By Sarah Davenport, on 5 November 2013
Earlier this year, UCLDH hosted a prize workshop where teams could pitch for £5000 worth of funding to develop a research prototype, which was supported by an award to the Grand Challenges from the UCL Annual Fund, which relies on the contributions of UCL alumni to support scholarships, research and work across UCL. Here we reveal the work of the winning team, comprising of George Neris (UCL Centre for Sustainable Heritage, Bartlett), Jia Liu (UCL Archaeology), and Peter Williams (UCL Information Studies), as they unveil UCL Connections…
UCL Connections project summary
University College London is a world-renowned institution across multiple academic fields. However, as is the case across Higher Education, departments often work in isolation and members of staff and students are disconnected from each other: unaware of the teams and heritage around them. Additionally, the true spirit, the everyday life and the history of UCL is often difficult to portray to the public via current media.
Recent increased availability of the internet and mobile devices provide unprecedented access to information. Companies and institutions are seeking new ways to utilise this technology and improve engagement with both internal and external stakeholders. Despite the ever-expanding pool of digital data and other assets, a physical presence must also be maintained to provide relevance to individuals without access to such digital tools. UCL currently has no tool to unite the physical, digital, resources (internal/external), and personal experience for research, social or promotional purposes.
Considering the problem outlined above, the research aimed to:
- Create new connections within and outside of UCL – linking the digital and the physical, and the internal and external;
- Champion the heritage, research and social assets of UCL by uniting the physical and digital, the public and the personal;
- Establish an innovative, interactive and attractive online system for UCL to interpret and integrate digital and physical assets.
We developed an online application and User Interface, by utilising UCL-developed software and open-license applications to create a digital map of the university campus. We chose various key physical locations to represent various aspects of the university (heritage, research, leisure etc.) to be the location of ‘connection bubbles’. For a larger project, these will be placed physically at the chosen locations, along with QR Code or similar. For the purposes of this ‘proof of concept’ project, they were situated on a 3D map of the campus which users navigate online.
We started by collecting information on the chosen ‘bubbles’ principally by desk research, although we also interviewed key players such as the Iris database manager, a researcher compiling a ‘Sustainable Living’ resources collection, a representative of UCL Marketing and UCL Volunteering. . All the collected information was organised into a hierarchical schema for uploading onto the database system. The information in the system was then visualised and synthesised with user-friendly UI design.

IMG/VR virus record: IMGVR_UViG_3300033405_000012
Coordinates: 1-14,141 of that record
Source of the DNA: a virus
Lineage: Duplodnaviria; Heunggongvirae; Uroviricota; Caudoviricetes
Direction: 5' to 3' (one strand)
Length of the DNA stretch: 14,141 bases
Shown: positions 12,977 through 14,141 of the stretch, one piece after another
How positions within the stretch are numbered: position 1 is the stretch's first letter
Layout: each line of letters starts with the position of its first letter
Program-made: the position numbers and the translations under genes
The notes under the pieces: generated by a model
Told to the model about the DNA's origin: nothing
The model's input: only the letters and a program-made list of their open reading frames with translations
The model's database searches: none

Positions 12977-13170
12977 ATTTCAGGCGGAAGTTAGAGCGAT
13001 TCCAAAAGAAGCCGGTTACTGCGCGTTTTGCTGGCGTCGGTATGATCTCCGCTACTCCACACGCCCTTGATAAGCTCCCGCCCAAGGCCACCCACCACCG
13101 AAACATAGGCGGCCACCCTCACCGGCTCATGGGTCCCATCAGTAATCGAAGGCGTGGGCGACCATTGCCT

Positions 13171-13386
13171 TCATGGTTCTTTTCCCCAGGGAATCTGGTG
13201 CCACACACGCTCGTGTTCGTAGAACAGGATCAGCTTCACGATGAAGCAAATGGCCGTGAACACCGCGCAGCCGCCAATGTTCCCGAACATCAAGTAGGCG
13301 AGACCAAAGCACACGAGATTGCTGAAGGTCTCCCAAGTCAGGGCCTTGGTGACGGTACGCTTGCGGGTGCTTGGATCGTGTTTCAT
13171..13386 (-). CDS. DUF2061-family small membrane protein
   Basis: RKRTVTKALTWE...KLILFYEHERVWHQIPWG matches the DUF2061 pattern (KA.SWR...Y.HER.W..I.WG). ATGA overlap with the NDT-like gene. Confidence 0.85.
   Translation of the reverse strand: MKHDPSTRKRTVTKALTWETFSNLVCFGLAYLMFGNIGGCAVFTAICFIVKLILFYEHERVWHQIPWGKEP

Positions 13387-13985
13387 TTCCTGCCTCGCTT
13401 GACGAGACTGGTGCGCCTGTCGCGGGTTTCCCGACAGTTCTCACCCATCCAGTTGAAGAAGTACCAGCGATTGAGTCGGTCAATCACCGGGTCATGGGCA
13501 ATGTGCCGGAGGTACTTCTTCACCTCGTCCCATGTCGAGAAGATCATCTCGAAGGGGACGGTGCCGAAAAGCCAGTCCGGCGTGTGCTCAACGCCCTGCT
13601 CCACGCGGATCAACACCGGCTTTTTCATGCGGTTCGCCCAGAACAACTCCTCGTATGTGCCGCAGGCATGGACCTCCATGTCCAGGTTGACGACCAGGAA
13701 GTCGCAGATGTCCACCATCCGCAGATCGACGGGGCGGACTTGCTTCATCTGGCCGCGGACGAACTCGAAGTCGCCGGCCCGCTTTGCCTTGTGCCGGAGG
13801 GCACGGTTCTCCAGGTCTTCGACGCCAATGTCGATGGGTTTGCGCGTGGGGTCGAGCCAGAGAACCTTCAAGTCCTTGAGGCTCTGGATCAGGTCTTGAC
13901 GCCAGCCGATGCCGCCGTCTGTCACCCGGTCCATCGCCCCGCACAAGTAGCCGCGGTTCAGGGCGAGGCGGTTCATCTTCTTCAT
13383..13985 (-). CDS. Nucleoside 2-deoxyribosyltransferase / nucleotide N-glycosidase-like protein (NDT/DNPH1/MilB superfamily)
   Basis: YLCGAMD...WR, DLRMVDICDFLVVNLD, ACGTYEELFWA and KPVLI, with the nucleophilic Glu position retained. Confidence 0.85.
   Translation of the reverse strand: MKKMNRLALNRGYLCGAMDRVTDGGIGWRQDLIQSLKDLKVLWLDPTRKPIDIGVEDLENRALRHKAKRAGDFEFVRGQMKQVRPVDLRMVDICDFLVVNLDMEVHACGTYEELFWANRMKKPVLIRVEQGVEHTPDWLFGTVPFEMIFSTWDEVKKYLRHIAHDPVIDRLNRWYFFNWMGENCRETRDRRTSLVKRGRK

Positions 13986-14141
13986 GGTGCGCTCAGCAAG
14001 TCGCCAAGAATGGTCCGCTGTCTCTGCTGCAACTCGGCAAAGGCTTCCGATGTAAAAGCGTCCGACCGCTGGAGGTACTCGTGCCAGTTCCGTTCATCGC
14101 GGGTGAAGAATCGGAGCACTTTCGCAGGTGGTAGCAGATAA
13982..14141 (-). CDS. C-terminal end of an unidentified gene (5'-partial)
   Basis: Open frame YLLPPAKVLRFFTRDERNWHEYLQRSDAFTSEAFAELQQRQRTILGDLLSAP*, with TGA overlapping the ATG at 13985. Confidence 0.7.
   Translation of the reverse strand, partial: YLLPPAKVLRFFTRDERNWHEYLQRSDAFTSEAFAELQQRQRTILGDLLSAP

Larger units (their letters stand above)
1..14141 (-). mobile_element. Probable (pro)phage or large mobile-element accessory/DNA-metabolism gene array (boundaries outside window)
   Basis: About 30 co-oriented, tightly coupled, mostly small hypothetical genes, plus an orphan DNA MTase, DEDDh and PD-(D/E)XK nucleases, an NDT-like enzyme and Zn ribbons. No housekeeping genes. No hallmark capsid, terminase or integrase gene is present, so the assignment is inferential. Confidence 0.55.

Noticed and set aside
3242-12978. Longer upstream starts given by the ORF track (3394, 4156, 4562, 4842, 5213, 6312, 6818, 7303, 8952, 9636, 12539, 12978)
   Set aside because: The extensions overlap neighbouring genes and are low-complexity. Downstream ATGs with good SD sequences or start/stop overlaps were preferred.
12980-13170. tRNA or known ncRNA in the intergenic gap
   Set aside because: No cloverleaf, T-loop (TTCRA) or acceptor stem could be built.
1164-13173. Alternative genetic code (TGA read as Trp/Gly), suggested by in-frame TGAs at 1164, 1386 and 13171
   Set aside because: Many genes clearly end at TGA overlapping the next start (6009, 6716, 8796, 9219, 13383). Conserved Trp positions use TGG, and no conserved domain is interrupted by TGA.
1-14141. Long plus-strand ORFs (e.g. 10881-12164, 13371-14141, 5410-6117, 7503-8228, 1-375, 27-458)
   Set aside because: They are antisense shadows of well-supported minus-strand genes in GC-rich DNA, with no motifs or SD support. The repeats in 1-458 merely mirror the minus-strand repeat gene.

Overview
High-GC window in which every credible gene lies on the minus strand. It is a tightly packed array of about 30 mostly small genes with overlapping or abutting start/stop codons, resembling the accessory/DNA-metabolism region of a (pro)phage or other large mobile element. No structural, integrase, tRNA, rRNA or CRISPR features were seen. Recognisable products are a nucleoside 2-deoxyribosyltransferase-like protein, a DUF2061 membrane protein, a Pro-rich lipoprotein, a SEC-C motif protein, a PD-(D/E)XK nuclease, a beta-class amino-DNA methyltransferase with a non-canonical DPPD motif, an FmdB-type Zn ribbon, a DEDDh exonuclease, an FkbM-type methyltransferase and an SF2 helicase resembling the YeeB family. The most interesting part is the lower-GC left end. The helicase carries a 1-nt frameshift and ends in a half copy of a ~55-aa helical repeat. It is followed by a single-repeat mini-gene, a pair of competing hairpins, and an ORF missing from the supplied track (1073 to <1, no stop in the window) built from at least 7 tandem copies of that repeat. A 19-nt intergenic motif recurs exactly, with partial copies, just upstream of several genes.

The final result was a 3D representation on the web of the outside views of Cloisters, the Quad and the street outside. These were superimposed onto a simple Google map. Landmark ‘connection bubbles’ were also overlaid on the map. Once clicked, these appear on a panel on the right side of the screen. Here all layers of information related to the clicked landmark can be found. Some of the landmarks, once clicked, appear directly on the screen as 3D objects (for the purpose of this Minimum Value Prototype one or two objects from the Petrie Collection were thus presented).
Users can create their own bubbles and upload them, along with relevant information web links, to the project, within predefined categories, similar to the YouTube system. The project holds the Geo co-ordinates of the bubble, its brief description and a web link to the user’s page. All other information will be contained outside the project, in the individual user pages.
We also developed a calendar, where users can see, at a glance, what is happening around UCL on a given date – with a click taking them to the individual web page of the event. We needed, of course, to develop a method for users to upload their event.
In nutshell, the system enables people to:
- Access multiple aspects of information in campus, both existing and incoming events: academic events, leisure activities, announcements, landmarks, etc.;
- Post information by creating new bubbles under customised categories(tags);
- Create future events by adding date information in the calendar;
- Add comments for popular events.
In the longer term we hope to establish physical “Totem” sign-posts across campus, indicating and providing information on points of interest. These physical landmarks will be in the form of simple tags, incorporating QR or NFC technology, and/or real totems incorporating same technology. The user, by interacting with the tags/totems through their smartphones will be getting augmented reality information about the referred objects. We also hope to develop an online augmented reality system, allowing users to assign ‘connection bubbles’ to points of interest around UCL and provide tags; comments and media on their related experiences. Regarding the calendar, we are hoping to develop a system whereby the application automatically aggregates data from various sources, primarily UCL Events Calendar.